We made them get up early the next morning so that they could visit the Vatican Museum and the Sistine Chapel. We didn’t think the crowds would be as great at this time of year as usual and arrived around 8:30. Andrea had not been to this museum and both of them seemed to enjoy not only the chapel but the other parts of the museum as well. We stopped in the café of the museum for a slice of pizza (mediocre by Italian standards but we were hungry) and a bit of a rest.

Afterwards we joined the queue waiting at St. Peter’s Basilica and after a short while, entered the church. They decided to go up into the Dome while we opted to rest our feet a bit while these youngsters climbed the 500 or so steps and waved down to us from the balcony that surrounds the dome. St. Peter’s never fails to impress with Michelangelo’s Pieta and Bernini’s masterpiece bronze canopy, not to mention its sheer size and the magnificence of its works of art. This really is what I like to call “the Pope Show” because it does seem to venerate the Popes more than God, but that may just be a personal prejudice on my part, born out by all the statues and monuments to them throughout the church.

We never made it to the Roman Forum as by the time we got back there it was once again closing time! (darn these short winter days when the sun sets around 5pm.) We did take them up the Capodoglio Hill for a view of the Forum as the sun was setting, and then another break for a gelato and a well earned rest. We caught a bus to the Pantheon, walking through the lovely Piazza della Rotunda, passing the Spanish Steps again and over to the Trevi Fountain for the obligatory coin toss. Back towards our B&B we walked up more steps to pass the Quirinale, where the president of Italy has a residence and two pretty Italian soldiers (women, not men) stood guard.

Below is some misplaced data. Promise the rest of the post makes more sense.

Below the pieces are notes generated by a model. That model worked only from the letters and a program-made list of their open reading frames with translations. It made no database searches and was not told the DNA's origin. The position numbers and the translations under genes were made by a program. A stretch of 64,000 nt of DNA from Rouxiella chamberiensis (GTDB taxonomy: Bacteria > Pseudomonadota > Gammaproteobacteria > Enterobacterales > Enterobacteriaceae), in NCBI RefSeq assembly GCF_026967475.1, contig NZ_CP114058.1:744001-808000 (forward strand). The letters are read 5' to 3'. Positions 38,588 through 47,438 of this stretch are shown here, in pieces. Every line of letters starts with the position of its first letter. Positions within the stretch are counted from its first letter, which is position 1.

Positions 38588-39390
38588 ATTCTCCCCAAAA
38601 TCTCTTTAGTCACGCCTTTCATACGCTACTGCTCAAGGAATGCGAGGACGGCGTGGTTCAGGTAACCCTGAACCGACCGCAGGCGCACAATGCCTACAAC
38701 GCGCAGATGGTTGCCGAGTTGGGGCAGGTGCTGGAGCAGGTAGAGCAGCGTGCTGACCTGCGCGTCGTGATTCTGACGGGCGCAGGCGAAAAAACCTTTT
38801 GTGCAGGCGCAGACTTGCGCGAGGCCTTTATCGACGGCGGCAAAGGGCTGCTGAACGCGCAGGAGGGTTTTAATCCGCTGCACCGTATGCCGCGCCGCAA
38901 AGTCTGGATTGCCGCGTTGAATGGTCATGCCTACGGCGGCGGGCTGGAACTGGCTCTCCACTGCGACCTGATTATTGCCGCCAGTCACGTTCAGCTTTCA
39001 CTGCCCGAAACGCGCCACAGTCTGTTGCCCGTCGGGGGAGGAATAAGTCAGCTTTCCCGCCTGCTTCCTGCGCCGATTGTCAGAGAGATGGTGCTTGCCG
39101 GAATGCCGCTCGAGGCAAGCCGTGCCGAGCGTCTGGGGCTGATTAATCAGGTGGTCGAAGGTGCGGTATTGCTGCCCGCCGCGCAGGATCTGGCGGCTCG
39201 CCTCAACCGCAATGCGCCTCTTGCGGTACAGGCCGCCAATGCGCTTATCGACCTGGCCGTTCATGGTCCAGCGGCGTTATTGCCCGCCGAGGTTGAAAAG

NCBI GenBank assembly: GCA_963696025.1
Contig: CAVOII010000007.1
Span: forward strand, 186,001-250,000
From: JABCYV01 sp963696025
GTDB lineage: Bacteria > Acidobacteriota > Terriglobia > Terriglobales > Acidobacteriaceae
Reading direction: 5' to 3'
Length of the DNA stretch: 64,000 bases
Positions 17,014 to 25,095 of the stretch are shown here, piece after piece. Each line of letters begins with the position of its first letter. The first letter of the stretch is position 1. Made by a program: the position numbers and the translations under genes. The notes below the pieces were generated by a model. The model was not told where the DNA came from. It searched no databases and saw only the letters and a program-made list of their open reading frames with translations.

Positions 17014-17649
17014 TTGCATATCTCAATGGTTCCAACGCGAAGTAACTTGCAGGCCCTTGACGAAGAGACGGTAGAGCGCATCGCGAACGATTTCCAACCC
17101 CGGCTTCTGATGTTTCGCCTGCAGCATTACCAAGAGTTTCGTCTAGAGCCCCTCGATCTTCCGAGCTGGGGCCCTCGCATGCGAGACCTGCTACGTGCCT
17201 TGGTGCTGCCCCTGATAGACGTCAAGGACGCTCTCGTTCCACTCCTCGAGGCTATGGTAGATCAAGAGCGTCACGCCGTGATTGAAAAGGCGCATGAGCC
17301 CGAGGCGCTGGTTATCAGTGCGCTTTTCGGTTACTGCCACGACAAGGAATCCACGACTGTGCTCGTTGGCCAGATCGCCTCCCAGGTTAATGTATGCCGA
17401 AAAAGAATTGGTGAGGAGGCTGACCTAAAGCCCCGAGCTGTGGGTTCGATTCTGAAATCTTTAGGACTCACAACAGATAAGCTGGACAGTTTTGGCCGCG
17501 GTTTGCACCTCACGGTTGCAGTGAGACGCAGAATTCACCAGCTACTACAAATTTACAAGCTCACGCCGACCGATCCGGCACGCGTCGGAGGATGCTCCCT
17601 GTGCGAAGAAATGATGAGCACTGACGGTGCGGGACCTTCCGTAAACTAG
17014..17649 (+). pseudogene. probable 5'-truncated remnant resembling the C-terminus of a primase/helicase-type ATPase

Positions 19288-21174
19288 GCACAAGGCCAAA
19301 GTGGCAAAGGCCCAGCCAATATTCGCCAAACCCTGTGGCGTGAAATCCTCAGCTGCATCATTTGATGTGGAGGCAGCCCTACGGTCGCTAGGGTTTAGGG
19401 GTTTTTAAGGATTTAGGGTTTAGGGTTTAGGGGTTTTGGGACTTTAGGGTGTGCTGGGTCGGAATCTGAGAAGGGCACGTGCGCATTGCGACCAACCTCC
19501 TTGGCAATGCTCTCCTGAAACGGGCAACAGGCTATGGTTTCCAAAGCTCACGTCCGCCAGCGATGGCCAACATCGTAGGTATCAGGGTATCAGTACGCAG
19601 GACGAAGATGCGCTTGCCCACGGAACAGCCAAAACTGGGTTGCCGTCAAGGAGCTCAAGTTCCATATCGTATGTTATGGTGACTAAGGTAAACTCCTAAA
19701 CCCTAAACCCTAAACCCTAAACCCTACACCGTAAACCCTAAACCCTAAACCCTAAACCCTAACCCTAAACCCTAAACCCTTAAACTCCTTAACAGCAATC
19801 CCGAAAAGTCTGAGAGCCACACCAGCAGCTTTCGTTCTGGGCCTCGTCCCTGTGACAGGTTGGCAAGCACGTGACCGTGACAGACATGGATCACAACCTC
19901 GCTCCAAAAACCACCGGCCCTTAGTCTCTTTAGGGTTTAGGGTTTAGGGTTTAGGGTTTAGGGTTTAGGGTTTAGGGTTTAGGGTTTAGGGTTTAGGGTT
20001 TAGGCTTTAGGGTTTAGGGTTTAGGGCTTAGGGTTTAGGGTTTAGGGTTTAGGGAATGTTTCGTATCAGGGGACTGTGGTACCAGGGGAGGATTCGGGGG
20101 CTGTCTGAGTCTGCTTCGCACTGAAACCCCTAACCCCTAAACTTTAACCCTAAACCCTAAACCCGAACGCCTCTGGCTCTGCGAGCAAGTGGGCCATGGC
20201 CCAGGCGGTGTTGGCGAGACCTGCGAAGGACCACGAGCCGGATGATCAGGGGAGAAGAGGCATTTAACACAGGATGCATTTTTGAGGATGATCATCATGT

We enjoyed our dinner at the Antica Pizzeria Fratelli Ricci on Via Genova, not far from where we were staying. This pizzeria, we were told is the oldest in Rome but after having pizza in Naples, well, that’s a tough act to follow. This restaurant started as a wine store and we did enjoy the crisp, white wine, Est! Est! Est! that they produce. The service was friendly and we thought our waiter was American when he said “there you go!” and delivered our appetizers (really yummy olives stuffed with meat and fried in a tasty batter and deep fried pumpkin flowers). It turned out he is Italian and Dutch but his English was impeccable. Andrea, who speaks not only German and Hungarian, but also French, Italian, English and Spanish, had no trouble communicating with anyone! Vincent, her husband is French and keeps up with her linguistically – it was so fun to listen to them speak to each other in German and then French and English!

They had a noon flight on Sunday and we shared breakfast in our rooms and then walked them to where their bus was waiting. After tearful goodbye hugs and kisses we promised to see each other again as soon as possible and they promised to come visit us in America after we get settled in and we will hold them to it. The sun was shining as their bus pulled away from the curb and we waved at each other until it was out of sight.

We made really good time getting back to Vietri and were home by early afternoon, took a nap and ate a simple dinner. Andrea called to let us know that they had made it home safe and sound and would probably do the same. We miss them already! That is the hardest part of this adventure! The world is too large. It’s too difficult to see everyone when we all live so very far apart. Perhaps someday travel will be faster and easier and we can pop back and forth across the ocean like going across town and have dinner with our friends in Europe as easily as with our friends across the street. But until then we will have to content ourselves with email and the telephone and be grateful we have both.

It meant so much to us and we were delighted that they wanted to come for a visit and look forward to the next time we can be together.

Now the sun is setting on this cloudy day. It has not rained in spite of the clouds and we don’t know what to expect from tomorrow. We stayed at home all day today but who knows what tomorrow will bring!

Buona sera,
Rosemary and Bob